Michael has some medical problems. His nose canal is so small that as a baby he couldn’t eat and breathe at the same time. When he was born, he had to stay in the hospital for a month and a half. The trach helps him and soon, Brittany hopes he won’t need it anymore.
“Having a kid with a trach is a lot of extra work. I wouldn’t be able to do this as a single mom unless I had nurses,” Brittany says.
Her family was up to the challenge. “My mom was a special needs substitute teacher so she has experience. She was like ‘cool, we’ve got a special one,’” Brittany says.
In a rare twist of fate, Brittany discovered that Dallas is home to the Children’s Craniofacial Association (CCA), a national nonprofit that addresses “the medical, financial, psychosocial, emotional, and educational concerns relating to craniofacial conditions.”
Michael’s doctor is Dr. Jeffrey Fearon, a world-famous surgeon who specializes in kids like Michael. Dr. Fearon could have drilled into his nose canal to widen it but that would have left him with scar tissue, and as he continued to grow, he would have to undergo that same surgery again and again. He and Brittany both believe it’s better to hold off on operating until he stops growing.
“Some of these kids get operated on upwards of 50 times,” Brittany explains. Michael has had four operations. One fixed his cleft palate when he was born and the others have been to insert and maintain his trach and feeding tube.
Many of the operations Treacher Collins kids recieve are purely cosmetic. As long as he’s healthy, Brittany refuses to alter Michael’s appearance in any way.
“When he’s old enough to decide, it’ll be his decision. But I want to build him so full of confidence that he doesn’t care if he doesn’t have ears. When he’s thirteen, my dream is for him to not want cosmetic surgery. I know, 13 is a really hard age. So that may not happen and he may want surgery. But, hey, that’s my goal,” she says. She glances around their little home, the toys, the tree, the family pictures. “There’s a lot of love here,” she adds softly.
When she first brought Michael home, Brittany worried about what to say to people who stared or pointed at him, unsure how to protect him. She recalls a birthday party where a kid loudly asked, “What’s wrong with his face?”
Brittany forced a smile and explained that there was nothing wrong with him because God had made him that way, adding, “But isn’t he cute?”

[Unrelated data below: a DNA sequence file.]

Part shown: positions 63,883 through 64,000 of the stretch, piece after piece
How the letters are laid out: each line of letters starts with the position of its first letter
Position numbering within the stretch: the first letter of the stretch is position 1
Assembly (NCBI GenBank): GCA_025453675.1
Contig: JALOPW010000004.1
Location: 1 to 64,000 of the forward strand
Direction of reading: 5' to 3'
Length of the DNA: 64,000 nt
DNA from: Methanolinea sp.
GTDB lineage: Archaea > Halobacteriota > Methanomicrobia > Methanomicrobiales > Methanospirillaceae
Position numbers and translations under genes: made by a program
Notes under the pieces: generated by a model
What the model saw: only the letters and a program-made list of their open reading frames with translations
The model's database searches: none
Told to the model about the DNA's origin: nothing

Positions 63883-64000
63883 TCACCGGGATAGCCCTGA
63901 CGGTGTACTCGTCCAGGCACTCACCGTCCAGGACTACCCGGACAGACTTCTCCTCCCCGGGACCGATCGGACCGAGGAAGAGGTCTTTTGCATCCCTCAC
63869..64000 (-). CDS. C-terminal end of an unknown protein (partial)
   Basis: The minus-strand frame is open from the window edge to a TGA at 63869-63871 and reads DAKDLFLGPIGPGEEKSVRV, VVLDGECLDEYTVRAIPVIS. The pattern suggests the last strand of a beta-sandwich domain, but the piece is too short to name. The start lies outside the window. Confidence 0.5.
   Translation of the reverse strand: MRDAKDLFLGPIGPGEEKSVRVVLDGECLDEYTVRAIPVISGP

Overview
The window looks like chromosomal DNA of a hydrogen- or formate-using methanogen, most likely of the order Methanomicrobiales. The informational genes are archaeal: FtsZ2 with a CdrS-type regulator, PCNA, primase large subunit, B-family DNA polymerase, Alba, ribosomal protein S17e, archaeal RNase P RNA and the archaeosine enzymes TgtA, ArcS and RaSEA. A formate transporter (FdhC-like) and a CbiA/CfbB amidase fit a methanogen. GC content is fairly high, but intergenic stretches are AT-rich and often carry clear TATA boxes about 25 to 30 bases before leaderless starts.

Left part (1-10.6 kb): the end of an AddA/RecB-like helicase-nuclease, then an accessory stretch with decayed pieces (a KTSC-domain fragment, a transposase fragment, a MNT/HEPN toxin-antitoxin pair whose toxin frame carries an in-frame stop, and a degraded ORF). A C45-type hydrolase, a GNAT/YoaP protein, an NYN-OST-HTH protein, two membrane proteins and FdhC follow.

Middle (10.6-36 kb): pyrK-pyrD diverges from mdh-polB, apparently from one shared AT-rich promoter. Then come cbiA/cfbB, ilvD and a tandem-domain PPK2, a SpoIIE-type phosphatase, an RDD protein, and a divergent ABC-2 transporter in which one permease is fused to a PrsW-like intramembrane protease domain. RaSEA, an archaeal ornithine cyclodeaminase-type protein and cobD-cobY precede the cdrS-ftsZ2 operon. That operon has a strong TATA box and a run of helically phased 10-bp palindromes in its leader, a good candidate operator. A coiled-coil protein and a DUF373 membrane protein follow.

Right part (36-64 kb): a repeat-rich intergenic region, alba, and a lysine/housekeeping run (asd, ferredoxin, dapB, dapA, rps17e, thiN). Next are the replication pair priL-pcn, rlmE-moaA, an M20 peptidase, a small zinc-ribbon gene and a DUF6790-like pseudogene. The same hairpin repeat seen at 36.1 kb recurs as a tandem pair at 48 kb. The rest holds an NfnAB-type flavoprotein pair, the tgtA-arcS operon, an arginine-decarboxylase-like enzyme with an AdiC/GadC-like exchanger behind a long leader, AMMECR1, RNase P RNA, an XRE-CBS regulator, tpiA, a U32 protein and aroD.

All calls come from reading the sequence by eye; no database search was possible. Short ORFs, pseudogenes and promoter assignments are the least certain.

The kid scrunched up his nose. “No. He’s not cute.”
Michael’s big sister, Allison, was barely two years old. But she vaulted up onto her chair and got in his face. “He is cute!” She shouted. “He is cute!”
“She’s something else,” Brittany chuckles. “I didn’t understand why she is the way she is until Michael was born. She’s supposed to be sassy and spunky and outlandish and beautiful because she’s an advocate. Allison is his protector. It all lines up.”
Often, however, kids react better to Michael than adults do. Kids stare and then come over to ask about him, while often adults just look away, afraid to stare.
“Kids come up and I say, ‘This is Michael, he’s two. He doesn’t have ears and this is his hearing aid. He can hear everything you say, isn’t that great?’ If you put a positive spin on it, kids are just like, ‘Yeah!’ And you don’t have to say anything else,” she explains.
Locally, Brittany and her family became advocates for children with craniofacial disorders almost overnight when they hosted a red carpet event for the movie Wonder, about a child with Treacher Collins and his family. Nearly 500 people attended the screening at a Cinemark theatre in Dallas.
“That’s basically a movie about my son,” Brittany says. “I cried all the way through. We stereotype. It’s human nature. Michael looks different. If you look away from someone and choose not to talk to them because of the way they look, you’re hurting someone. Understand that he’s a regular kid. And he can hear you.”
Brittany and her kids have received letters from people across the world, all part of a network of Treacher Collins individuals. News crews from all over DFW have planted themselves in their living room to watch Michael tossing a ball around and eating snacks. He’s too young to understand how much he’s loved.
Lately Michael and Brittany have been traveling to schools all across Collin County, to advocate for the Choose Kind campaign through the Children’s Craniofacial Association.
“Michael has changed so many lives,” Brittany says. “I’m inspired by him but this is everyday life. A single mom, two kids—this is just life.”
Originally published in Plano Profile’s February 2018 issue.